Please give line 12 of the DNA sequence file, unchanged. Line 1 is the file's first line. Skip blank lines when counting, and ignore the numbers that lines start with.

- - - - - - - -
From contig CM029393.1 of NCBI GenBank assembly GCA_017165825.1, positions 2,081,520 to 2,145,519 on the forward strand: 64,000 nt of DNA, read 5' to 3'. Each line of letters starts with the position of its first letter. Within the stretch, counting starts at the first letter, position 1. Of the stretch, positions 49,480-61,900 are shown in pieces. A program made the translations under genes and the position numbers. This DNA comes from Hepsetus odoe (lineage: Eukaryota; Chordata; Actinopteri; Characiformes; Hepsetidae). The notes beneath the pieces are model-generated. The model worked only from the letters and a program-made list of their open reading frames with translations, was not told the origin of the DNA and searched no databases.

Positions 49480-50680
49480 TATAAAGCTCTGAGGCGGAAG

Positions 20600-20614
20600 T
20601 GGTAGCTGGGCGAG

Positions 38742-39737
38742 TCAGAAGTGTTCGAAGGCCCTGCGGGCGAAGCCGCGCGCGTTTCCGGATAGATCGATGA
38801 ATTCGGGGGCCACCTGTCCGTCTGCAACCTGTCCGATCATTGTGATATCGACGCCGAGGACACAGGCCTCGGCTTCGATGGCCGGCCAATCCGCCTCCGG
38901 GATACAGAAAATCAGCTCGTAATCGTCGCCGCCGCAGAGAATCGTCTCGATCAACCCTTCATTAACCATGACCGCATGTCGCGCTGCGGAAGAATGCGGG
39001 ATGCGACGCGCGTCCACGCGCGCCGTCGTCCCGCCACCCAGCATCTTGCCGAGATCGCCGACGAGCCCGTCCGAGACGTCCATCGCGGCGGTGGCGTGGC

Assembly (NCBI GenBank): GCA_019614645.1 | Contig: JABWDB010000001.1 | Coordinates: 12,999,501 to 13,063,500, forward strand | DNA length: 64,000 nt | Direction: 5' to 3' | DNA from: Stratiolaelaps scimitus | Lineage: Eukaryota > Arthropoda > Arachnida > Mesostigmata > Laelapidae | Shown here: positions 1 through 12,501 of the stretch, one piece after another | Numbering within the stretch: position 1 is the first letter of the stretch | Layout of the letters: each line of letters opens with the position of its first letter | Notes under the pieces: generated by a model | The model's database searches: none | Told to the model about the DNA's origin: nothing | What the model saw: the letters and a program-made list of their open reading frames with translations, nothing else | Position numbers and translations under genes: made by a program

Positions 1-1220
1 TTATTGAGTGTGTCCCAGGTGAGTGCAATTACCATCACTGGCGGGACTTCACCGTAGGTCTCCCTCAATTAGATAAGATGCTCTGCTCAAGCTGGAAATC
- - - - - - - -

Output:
Assembly (NCBI GenBank): GCA_019614645.1 | Contig: JABWDB010000001.1 | Coordinates: 12,999,501 to 13,063,500, forward strand | DNA length: 64,000 nt | Direction: 5' to 3' | DNA from: Stratiolaelaps scimitus | Lineage: Eukaryota > Arthropoda > Arachnida > Mesostigmata > Laelapidae | Shown here: positions 1 through 12,501 of the stretch, one piece after another | Numbering within the stretch: position 1 is the first letter of the stretch | Layout of the letters: each line of letters opens with the position of its first letter | Notes under the pieces: generated by a model | The model's database searches: none | Told to the model about the DNA's origin: nothing | What the model saw: the letters and a program-made list of their open reading frames with translations, nothing else | Position numbers and translations under genes: made by a program